In general, ""there is still a lot of uncertainty about the risks and benefits of circumcision,"" Dr. Douglas S. Diekema, a pediatrician at the University of Washington, who knows both studies. ""There are some clear advantages of circumcision,"" said the physician. ""There are also some risks of circumcision, although they seem to be rarer."" The Archives of Pediatrics and Adolescent Medicine, which examined three studies, took a different course It says that risks of complication in circumcision are less than one percent, and long-term complications are extremely rare. ""Caryn Perera, of the Royal Australasian College of Surgeons and chief investigator for the Australian study, opposes and says the risk of serious complications Between 2 and 10 percent, parents who believe that circumcision brings medical benefits should know that there is no consensus and robust evidence on this issue, ""she adds, adding that circumcision poses problems in mental health Which mainly causes things such as ""big trouble or feeling, incomplete."" being hurt, frustrated, abnormal or hurt / raped. Perera adds that there is no evidence that circumcision affects sexual sensitivity when performed on an adult male. There is no information on whether circumcision in babies has an effect on the feeling.
Circumcision as a Ritual
It is customary in various cultures and religious communities to circumcise the male offspring, which is to be understood as an initiation rite, an act by which the affiliation or the confession of a community is accomplished. Relevant in Germany are primarily circumcisions from an Islamic and Jewish perspective. The religious identity emanates from the father in Islam, in Judaism from the mother. In Judaism, the removal of the foreskin of the male member is called Brit Mila. It is founded in Genesis and is seen as entering the covenant with God. Circumcision is a religious ritual performed on the eighth day of life of the infant after a very specific ceremony by a mohel (a trained professional).In the case of Muslims circumcision does not decide on belonging.It is rather a Sunna of the Prophet Ibrahim and belongs to the natural hygiene. There are different currents. After some imams circumcision is recommended, after others it is compulsory.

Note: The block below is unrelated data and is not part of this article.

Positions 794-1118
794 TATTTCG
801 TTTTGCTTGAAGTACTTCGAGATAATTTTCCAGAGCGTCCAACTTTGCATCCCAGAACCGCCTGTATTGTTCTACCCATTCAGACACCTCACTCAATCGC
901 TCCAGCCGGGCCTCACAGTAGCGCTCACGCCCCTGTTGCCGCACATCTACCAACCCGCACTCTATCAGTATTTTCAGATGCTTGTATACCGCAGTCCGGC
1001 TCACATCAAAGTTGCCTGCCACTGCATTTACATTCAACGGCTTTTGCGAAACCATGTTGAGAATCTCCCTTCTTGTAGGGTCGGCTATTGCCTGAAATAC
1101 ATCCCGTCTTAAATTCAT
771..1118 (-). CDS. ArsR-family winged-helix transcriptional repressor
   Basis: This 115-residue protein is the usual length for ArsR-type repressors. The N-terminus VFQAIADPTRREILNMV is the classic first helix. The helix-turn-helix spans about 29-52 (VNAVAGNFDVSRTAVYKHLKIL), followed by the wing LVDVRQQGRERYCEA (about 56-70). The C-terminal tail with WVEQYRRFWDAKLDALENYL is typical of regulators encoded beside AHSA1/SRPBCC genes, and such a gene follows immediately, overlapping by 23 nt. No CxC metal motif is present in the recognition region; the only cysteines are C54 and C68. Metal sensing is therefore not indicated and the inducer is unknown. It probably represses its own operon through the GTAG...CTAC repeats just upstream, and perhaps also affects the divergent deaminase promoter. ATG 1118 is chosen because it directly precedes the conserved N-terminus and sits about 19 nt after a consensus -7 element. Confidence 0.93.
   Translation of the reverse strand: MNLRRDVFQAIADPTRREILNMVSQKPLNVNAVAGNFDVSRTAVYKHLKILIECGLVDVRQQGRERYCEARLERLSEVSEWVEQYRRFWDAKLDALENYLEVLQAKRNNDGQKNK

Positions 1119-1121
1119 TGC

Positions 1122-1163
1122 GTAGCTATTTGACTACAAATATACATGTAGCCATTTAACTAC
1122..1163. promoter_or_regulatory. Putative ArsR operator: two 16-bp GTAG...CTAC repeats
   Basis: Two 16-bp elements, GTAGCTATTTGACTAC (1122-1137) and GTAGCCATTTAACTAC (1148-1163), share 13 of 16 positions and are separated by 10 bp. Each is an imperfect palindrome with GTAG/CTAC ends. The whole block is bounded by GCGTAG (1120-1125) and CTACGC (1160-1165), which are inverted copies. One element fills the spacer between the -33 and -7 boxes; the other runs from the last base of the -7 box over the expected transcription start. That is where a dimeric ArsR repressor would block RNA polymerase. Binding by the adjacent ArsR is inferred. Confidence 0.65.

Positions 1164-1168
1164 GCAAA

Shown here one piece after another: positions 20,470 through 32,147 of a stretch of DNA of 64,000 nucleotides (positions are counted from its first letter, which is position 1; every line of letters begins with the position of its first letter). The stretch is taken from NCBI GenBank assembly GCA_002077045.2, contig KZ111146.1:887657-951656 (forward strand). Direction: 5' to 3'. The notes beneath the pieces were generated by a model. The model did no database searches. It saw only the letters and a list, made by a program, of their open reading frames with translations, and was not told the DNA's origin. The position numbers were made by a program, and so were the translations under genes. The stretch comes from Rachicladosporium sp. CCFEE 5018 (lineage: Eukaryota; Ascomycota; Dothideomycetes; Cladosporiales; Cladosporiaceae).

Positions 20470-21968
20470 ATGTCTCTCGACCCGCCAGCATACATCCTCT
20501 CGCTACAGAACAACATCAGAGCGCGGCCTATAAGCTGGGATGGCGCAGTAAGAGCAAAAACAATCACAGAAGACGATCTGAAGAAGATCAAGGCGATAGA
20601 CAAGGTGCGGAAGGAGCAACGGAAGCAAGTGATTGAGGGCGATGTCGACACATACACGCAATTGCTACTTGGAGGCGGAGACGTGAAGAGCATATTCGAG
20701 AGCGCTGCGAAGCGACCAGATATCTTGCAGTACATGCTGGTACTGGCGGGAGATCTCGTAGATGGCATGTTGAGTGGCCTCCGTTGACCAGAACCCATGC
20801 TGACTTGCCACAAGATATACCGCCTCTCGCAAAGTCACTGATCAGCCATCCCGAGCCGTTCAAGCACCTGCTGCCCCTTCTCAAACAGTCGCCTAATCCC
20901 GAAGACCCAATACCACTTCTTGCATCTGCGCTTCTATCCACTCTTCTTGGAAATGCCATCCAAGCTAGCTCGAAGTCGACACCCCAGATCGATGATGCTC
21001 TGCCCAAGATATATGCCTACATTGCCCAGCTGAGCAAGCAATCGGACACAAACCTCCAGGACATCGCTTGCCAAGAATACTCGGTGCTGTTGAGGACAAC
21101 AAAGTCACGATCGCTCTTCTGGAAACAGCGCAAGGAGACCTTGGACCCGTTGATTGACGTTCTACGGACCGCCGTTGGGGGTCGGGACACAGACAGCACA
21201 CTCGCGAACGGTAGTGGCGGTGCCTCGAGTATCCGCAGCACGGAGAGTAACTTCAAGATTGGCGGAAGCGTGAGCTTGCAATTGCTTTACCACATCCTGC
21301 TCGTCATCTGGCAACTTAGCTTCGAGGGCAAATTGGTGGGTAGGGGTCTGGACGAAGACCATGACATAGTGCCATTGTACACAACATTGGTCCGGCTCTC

According to the Sunna, parents are advised to perform circumcision on the seventh day after birth (including birth). But it can also be done sooner or later, but from a medical point of view not before the 4th day after birth. Whoever undertakes the procedure remains free for the parents.
Pruning yes or no?
The decision to have your son trimmed or not can only be made by you alone. There are studies that point to possible harm to the child, while others only speak of minimal risk and unlikely complications. Benefits from a medical point of view, which have been identified in some studies, are refuted by others. There is also no consensus within the denominations on the compelling need for circumcision.
Please also note that circumcision in Germany is increasingly controversial in law and that the interference of courts may not be classified as an exercise of religious freedom, but as a personal injury and a violation of the general right to privacy.Dr. Hans-Ulrich Neumann from the Babycenter team of experts believes that there are few medical reasons for circumcision. In our culture, he would advise against circumcision without medical or ritual reasons.
Concern should be given that the procedure will be performed on a child who has not given his consent and may not endorse your decision later. On the other hand, you should also consider that as your child grows older, your child will be very scared of the procedure and may find it humiliating. An infant usually puts the pruning away quickly and well.
If you decide to have a circumcision, always have it done by a doctor who has the technical and hygienic conditions. If you have the slightest doubt about either, look for another doctor or hospital.
Circumcision of Girls
Unfortunately, it is still common in some - mostly African - populations to prune girls and young women. This so-called clitoridectomy is the ritual removal of the clitoris. In many countries this has now been criminalized, as it involves genital mutilation, which for the affected women is associated throughout life with great health and psychological damage. The Central Council of Muslims in Germany e. V. (ZMD) expressly distances itself from this pre-Islamic custom and expressly calls all faith communities to stand up against female circumcision: ""Circumcision is not mentioned directly or indirectly in the Koran.Circumcision of women is completely unknown in most of the Islamic world and is not practiced there, with the exception of a few countries in Africa. Where there is the circumcision of girls, it also occurs among non-Muslims, because it is a pre-Islamic custom. In contrast to the recently published opinion of the Egyptian sheikh Yusuf Al Badri, there is no such requirement from an Islamic point of view. The mangled genital mutilation of girls' sexual organs clearly contradicts the teachings of Islam, also because it makes a grave and health risky change to GOD'S creation. ""